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Regulation of Gene Expression

Most of your somatic cells (from your head to your toes) have exactly the same genetic information in their nuclei. Yet it is obvious that these different cell types have very diverse structures and functions. This diversity arises because individual cells can regulate the expression of particular genes, turning them on, off, up and down as needed. This regulation can happen at the DNA, RNA or protein level, but we will focus on one mechanism for transcriptional regulation as an example.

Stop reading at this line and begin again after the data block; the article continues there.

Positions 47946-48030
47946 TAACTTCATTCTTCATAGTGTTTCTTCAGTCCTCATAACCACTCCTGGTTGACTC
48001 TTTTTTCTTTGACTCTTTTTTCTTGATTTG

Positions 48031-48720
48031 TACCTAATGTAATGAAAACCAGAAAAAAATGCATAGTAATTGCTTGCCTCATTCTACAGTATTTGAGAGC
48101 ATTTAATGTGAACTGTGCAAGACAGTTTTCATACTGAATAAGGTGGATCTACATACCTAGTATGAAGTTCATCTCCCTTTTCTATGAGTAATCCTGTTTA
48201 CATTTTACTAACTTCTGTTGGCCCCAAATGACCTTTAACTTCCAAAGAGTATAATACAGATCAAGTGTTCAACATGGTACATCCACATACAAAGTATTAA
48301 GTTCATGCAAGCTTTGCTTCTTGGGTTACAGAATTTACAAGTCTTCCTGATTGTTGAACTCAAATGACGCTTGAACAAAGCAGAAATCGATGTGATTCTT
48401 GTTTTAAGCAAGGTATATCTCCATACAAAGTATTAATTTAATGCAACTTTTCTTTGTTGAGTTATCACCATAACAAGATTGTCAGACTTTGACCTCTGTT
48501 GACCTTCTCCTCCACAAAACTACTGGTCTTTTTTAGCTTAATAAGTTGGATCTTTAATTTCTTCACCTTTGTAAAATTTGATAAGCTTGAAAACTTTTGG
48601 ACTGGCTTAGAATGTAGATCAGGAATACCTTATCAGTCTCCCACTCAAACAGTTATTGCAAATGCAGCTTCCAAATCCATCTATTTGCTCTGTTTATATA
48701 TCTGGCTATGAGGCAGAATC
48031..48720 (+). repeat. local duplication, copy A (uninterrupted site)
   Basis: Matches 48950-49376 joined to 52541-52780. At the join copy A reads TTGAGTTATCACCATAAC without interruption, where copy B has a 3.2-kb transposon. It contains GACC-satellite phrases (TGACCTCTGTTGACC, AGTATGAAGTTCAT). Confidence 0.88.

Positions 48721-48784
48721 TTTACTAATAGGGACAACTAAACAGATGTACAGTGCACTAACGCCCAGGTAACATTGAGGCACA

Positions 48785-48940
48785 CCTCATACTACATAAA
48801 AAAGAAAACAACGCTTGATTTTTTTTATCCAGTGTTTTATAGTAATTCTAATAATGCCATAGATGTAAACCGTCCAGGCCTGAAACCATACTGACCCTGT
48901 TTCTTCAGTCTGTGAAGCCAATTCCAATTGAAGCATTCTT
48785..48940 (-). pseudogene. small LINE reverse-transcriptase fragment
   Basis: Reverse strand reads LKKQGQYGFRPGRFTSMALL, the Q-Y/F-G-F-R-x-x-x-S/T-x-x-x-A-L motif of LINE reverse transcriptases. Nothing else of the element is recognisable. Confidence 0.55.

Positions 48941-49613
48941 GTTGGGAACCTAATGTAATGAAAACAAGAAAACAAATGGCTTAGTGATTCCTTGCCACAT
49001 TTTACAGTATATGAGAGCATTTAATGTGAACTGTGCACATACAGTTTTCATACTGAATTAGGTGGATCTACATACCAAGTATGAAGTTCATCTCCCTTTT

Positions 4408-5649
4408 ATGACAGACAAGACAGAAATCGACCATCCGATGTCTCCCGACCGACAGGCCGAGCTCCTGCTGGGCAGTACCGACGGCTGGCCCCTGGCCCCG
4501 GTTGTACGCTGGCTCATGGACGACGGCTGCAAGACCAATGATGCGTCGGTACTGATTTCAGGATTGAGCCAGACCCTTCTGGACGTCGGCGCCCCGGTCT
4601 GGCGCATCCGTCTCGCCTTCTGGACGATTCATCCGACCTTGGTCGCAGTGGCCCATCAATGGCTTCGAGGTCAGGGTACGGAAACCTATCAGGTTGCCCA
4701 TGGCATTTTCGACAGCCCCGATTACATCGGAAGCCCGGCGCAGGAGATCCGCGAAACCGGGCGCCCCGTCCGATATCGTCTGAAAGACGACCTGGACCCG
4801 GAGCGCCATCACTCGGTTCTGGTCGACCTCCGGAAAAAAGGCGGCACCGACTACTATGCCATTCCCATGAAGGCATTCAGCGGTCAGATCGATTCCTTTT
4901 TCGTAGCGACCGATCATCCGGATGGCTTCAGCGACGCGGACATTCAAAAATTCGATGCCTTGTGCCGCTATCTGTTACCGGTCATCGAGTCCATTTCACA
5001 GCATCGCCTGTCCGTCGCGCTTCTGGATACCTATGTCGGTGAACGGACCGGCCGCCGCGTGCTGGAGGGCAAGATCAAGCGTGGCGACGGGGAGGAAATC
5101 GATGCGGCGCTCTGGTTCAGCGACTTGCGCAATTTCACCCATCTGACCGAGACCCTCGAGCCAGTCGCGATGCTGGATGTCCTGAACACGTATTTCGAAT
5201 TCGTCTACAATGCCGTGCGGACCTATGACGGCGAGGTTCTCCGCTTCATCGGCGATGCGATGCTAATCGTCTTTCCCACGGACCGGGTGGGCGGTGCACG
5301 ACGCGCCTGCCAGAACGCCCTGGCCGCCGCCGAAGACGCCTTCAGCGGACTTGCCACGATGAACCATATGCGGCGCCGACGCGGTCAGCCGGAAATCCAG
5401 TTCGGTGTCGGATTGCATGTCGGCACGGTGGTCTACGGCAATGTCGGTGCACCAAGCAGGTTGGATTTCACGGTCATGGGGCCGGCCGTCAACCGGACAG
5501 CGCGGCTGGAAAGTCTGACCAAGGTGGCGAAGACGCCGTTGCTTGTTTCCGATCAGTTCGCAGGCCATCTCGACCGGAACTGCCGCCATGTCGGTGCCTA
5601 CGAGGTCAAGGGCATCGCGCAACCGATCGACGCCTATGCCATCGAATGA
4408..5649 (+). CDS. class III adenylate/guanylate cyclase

In the anatomy of a gene section, we learned that genes often have regulatory sequences that determine if and when they get expressed. Most such regulatory sequences control gene expression by binding to specific proteins that either enhance or repress transcription.

This animation begins in a tissue in which a particular gene product is not needed. In this tissue, a repressor protein binds to a regulatory sequence, literally blocking the gene so that RNA polymerase cannot bind. Thus, gene expression is turned off. If this tissue needs to express the gene, either the repressor protein's production can be stopped or a second molecule, called an inducer, can be produced (or provided by the environment). The inducer will bind to the repressor and inactivate it, allowing transcription to occur.